Producers can diversify their income by offering custom services and other products
The last few years have been difficult years for farmers and ranchers, but 2020 is one for the record books. We would never have imagined that we would be facing some of the lowest prices in decades, dumping milk, shutting down slaughter plants and facing a pandemic, not to mention the social unrest in our nation.
It doesn’t matter how dire the news, the daily lives of farm families go on. The cows still need to be milked, hay still needs to be cut, corn needs to be planted, calves are still being born and there are still bills to be paid.
So what do you do when your farm or ranch isn’t making as much money as it used to? I’ve written articles, and so have many others, about how to cut expenses, so this time we are going to focus on a few ways to increase income.
• Custom machinery services – use your machinery to do custom planting, spraying or harvesting for your neighbors. This is often done, so I’m probably not telling you anything new, but have you ever thought about buying a snow plow and cleaning parking lots for local businesses in the winter? That is usually a slow time for most farmers and a little investment could bring you income during the winter.
• Add another enterprise that doesn’t require a huge capital investment. For example, cattle producers may look at running sheep with their cattle. Cattle and sheep graze differently and use different portions of the forage base. Research has shown that you can effectively add one ewe for every cow you graze.
This could help maximize returns from your most expensive asset, land. I understand this isn’t for everyone, but in some areas of the country it could be an option.
• If your farm is near a lake or recreational area, consider allowing boat and RV parking on a non-productive portion of your property. Folks from the city or suburbs will pay good money for boat and RV storage over the winter months.
• Increase utilization of your feed mixing equipment by mixing for other producers in the area.
• Custom manure spreading if you have adequate equipment.Be sure to check for state and local permit requirements.
• This is the year when it may be necessary for you or your spouse to seek off-farm income to help with family living expenses and health insurance. It may not be something that you want to do, but the net affect may put you ahead when you consider the cost of benefits.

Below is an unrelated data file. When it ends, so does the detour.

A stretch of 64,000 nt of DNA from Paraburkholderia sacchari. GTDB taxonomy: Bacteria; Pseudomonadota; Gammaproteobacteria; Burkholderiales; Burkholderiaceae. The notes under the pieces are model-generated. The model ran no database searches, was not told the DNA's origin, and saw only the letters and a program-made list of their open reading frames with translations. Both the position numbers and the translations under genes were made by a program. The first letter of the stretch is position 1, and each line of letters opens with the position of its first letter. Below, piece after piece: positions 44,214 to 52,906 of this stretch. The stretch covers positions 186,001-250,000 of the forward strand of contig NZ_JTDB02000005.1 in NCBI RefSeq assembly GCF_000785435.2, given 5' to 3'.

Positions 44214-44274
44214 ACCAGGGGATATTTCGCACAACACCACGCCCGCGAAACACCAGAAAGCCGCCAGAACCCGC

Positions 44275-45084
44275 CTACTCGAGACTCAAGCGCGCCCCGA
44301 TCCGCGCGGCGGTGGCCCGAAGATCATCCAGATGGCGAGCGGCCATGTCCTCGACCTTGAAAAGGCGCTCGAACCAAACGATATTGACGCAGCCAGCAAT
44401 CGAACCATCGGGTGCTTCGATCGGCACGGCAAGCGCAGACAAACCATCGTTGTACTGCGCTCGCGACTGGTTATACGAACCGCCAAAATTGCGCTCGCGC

• Are you or your spouse good at bookkeeping? Could you help another farm family or business with their bookkeeping needs? This would be a good source of income that would allow for a flexible time schedule.
• Sell unused assets such as equipment you no longer need or use. We tend to accumulate a lot of extra equipment that never gets used.
• If you raise produce or just have a home garden, consider planting a few extra rows and selling some at the farmers market or at the end of your drive. If you live out west, this probably isn’t a good idea, as you may not see your neighbors for days.
• Consider bee boxes and honey sales.They take little room on the farm, help in pollination and local honey is growing in popularity to assist in allergy prevention.
• For our ranch friends – have you considered a Cow Camp experience for a group of hunters or a family? It doesn’t have to be a decked out lodge. Give them a real cowboy experience. Campfire cooking, horseback riding and sleeping under the stars.
These options may or may not be right for you and your operation, but maybe they will get your wheels turning a little and help you realize that there are some unique options which you may not have thought of yet.
Kathy Daily is the managing director of First Financial Bank’s Farm and Ranch Division.